Right. You see, if we hadn't bailed these companies out, they would not exist, which means they'd all be "lobbying" for bus fare and attempting to sell their used office furniture.

The L.A. Times quotes one Ed Mierzwinski, "a lobbyist for the U.S. Public Interest Research Group," as saying, "It seems like everybody is out of work except for bank lobbyists."

That's not entirely true. Many of those lobbying firms also paid homeless people to stand in lines for them. This is what is known as "trickle down economics," and if you didn't get in on the ground floor of this whole "being homeless and standing in line" sector, who's fault is that?

Banks step up spending on lobbying to fight proposed stiffer regulations [Los Angeles Times]
TARP Money Funded Massive Lobbying Expenditures in 2009 [Washington Independent]

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Dan Eggen   |   February 13, 2010    1:42 PM ET

President Obama is escalating his war on K Street, proposing a series of tough restrictions a year after he first issued policies aimed at tamping down the influence of lobbyists.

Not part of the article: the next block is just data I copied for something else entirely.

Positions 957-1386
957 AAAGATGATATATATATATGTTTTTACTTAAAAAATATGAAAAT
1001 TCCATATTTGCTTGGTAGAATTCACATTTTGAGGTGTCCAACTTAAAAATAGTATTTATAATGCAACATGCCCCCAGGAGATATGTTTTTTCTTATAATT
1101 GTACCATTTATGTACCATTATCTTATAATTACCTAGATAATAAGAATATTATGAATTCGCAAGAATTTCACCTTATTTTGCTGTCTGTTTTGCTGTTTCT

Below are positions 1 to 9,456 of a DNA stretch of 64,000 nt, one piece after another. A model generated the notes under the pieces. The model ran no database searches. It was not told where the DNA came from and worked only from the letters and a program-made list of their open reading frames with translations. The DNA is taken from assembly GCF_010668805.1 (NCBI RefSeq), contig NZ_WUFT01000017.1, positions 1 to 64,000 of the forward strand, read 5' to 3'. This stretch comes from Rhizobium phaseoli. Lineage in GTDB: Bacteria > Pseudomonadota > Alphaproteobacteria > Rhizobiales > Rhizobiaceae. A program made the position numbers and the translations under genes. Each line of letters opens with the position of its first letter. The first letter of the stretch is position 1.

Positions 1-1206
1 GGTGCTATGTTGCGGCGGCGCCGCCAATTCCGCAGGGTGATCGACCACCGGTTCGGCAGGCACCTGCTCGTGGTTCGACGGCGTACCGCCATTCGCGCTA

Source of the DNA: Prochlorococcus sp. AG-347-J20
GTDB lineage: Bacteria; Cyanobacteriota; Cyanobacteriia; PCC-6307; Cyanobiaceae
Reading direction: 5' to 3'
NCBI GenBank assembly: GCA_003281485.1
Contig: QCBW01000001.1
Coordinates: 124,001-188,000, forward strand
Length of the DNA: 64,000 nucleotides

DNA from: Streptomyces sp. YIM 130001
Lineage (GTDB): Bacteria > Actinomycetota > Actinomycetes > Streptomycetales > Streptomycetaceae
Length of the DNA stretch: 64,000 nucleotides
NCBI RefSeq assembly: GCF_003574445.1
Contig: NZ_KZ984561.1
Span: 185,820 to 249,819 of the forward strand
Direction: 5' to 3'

Murtha Gets Full-Page Send-Off From Corporation He Constantly Aided

Jason Linkins   |   February 12, 2010    5:35 PM ET

Reasonable people worry about the world that has been bequeathed to them by the Supreme Court Justices who upended campaign finance laws in the Citizens United case. But there's really no better demonstration of how creepy the entrenched corporate interests in our governance already are than to point out that Lockheed Martin purchased a full-page ad in the Washington Post to pay their "respects" to the late Rep. John Murtha (D-Penn.).

I put "respects" in the ol' scare quotes specifically because you can be sure that Lockheed Martin is not guided to memorialize Murtha for his long career or the good he's done or the legacy he left behind. This ad exists because Murtha was a "rainmaker" for the defense industry and only last year was one of the more defiant voices fighting the efforts of the White House and Secretary of Defense Bob Gates to cut funding for Lockheed's F-22 fighter. It would have looked weird for Lockheed to give the F-22 this sort of send-off -- but that's essentially what's being done here.

Perhaps in the future, corporations can pay for birth announcements when a lawmaker is spawned. With nepotism flowering so fully in politics, corporations may as well mark their territory early.

The good news, of course, is that this ad paid for some print journalism.

Lockheed Martin Thinks It's So Cool, Buying Death Ads All Willy Nilly... [Wonkette]

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It's Official: 2009 Was Record Year For Lobbying, Despite Recession

Arthur Delaney   |   February 12, 2010   12:45 PM ET

The final reports are in and we can now officially say that 2009 was the most profitable year ever for the lobbying industry.